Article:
With Great Art, Comes Great Responsibility


Banksy spent the last month in New York; and during that time his artwork was stolen, destroyed, and even sold on the street for $60.  In one neighborhood, shady locals covered his work and charged admission to people who wanted to take a gander at the fresh artwork.  Banksy feels like a modern day superhero: his identity is unknown to everyone, he leaves his marking in places his visited, People are trying to capture photos of him in action, he breaks the law for “good”, and even scales buildings at night (I think he uses a ladder). He has even had rivals, King Robbo, another street artist, feuded with him for years in a “graffiti war” in which the two exchanged licks in the form of covering up each others works.

If we are to think of Banksy as a superhero, the question is: what would happen if his identity was revealed? Would people from Team Robbo hunt him down? Would he be wanted for the crimes he’s committed? Or would people stop caring about him?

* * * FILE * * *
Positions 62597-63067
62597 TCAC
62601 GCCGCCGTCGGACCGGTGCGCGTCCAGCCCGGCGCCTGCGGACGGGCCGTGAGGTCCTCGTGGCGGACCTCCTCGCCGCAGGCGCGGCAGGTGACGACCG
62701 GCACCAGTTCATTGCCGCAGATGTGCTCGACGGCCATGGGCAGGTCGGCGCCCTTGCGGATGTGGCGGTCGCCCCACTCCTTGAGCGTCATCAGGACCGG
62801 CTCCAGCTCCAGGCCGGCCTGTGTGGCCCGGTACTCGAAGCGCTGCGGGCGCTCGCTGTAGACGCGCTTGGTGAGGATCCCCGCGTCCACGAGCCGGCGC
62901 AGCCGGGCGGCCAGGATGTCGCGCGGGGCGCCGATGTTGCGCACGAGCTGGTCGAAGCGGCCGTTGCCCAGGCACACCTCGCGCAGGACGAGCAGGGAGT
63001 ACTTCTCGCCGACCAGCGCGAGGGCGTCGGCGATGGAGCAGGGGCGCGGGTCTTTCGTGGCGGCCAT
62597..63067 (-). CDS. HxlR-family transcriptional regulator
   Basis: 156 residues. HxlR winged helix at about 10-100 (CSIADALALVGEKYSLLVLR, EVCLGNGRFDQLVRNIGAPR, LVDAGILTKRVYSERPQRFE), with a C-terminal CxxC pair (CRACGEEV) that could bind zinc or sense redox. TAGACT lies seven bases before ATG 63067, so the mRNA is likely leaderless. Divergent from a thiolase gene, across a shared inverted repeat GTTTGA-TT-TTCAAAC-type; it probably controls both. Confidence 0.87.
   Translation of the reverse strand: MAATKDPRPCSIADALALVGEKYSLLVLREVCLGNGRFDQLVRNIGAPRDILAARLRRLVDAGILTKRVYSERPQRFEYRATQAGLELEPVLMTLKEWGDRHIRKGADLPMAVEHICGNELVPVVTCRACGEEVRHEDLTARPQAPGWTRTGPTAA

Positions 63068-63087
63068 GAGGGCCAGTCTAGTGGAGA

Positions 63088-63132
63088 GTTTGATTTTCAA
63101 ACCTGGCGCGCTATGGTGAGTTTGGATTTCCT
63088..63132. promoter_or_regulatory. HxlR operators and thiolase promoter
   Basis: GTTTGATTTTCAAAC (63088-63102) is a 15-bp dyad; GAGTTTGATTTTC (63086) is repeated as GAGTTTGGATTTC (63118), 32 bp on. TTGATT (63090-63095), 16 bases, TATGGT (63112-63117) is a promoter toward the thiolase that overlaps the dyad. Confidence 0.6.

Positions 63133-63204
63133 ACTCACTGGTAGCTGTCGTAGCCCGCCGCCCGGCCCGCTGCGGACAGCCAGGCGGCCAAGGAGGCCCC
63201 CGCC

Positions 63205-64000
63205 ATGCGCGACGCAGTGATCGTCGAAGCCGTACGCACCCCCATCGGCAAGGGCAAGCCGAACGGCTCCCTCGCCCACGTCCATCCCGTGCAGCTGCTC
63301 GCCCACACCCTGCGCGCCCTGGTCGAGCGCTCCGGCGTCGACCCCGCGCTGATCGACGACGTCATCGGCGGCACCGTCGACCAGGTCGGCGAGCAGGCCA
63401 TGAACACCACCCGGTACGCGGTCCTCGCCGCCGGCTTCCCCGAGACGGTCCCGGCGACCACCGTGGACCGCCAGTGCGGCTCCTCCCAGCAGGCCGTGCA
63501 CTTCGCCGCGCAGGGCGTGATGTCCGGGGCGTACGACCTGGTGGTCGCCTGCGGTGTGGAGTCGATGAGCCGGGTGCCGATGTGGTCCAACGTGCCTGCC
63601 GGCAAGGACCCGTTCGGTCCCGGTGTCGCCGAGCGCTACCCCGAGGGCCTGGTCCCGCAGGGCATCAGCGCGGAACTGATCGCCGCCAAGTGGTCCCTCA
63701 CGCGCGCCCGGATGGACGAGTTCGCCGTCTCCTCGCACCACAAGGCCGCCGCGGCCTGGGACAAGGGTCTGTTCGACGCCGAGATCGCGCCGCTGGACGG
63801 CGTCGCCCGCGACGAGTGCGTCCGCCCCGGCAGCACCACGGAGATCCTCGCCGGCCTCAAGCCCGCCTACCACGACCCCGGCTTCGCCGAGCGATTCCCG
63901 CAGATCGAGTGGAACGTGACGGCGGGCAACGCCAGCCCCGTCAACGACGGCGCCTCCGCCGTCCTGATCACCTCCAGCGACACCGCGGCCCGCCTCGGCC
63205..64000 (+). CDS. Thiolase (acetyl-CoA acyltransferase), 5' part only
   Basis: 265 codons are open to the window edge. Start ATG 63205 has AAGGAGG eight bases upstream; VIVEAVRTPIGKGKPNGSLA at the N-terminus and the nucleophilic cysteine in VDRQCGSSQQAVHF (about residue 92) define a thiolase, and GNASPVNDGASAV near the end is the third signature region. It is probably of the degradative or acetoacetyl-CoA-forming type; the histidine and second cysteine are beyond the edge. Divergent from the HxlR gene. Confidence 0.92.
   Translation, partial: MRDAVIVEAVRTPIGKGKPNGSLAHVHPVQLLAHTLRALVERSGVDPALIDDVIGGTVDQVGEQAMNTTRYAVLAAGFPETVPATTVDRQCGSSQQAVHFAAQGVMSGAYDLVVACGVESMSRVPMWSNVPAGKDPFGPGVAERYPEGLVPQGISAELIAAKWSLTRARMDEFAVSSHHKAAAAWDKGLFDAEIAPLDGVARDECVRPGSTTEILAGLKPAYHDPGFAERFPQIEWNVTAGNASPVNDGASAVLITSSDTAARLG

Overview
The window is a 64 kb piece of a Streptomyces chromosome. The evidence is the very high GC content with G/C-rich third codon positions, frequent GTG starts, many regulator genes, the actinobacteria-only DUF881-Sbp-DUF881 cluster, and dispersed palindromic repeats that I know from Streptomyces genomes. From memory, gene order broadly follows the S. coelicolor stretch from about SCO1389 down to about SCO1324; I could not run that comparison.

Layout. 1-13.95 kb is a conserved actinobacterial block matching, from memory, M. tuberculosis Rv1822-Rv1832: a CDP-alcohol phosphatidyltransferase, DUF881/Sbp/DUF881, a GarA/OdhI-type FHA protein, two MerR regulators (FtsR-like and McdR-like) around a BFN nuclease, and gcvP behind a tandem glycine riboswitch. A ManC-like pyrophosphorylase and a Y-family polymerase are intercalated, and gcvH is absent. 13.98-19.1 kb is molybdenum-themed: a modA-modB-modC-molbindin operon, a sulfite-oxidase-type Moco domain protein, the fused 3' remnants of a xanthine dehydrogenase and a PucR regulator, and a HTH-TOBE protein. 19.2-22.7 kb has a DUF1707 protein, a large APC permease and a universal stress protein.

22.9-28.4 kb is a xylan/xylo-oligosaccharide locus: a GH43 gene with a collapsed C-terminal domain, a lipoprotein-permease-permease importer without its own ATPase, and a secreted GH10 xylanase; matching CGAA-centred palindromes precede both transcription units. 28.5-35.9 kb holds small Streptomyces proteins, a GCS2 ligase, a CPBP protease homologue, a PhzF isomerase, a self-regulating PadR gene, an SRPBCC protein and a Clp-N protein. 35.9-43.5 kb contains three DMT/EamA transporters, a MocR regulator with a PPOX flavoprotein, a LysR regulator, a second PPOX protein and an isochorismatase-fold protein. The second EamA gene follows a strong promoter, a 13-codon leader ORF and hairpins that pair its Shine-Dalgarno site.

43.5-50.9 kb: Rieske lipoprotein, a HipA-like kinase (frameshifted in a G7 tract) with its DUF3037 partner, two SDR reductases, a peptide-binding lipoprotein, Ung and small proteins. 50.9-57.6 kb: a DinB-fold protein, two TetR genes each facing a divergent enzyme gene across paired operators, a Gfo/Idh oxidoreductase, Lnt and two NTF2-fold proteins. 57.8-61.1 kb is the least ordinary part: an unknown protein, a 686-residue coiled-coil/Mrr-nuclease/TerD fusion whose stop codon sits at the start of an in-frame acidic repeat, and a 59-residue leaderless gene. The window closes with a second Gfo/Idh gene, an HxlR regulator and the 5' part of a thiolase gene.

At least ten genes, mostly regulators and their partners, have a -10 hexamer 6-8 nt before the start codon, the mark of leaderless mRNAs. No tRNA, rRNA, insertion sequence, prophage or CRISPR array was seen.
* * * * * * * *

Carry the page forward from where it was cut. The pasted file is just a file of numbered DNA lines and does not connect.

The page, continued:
Shepard Fairey, another artist known for his iconic OBEY image parodied above,  has his identity widely known and his career has flourished in recent years (other than being arrested in 2009).  He makes images for clothing and designed art for an Led Zeppelin album.  In fact, I’d argue that his famous “Obama Hope” image is more well known than any of Banksy’s images. Yet, for some reason people seem to care about Banksy more. The populous simply loves the mysterious character more (just like in all those teen romance novels).  He’s not just another artist, he’s a mystery. People have claimed they know the identity of the enigmatic artist, but honestly I, as well as many others, probably don’t want to know who he is, at least not yet. I think much of Banksy’s draw is that he is so unknown, and perhaps it should stay that way or else his appeal might become as temporary as his physical art is.


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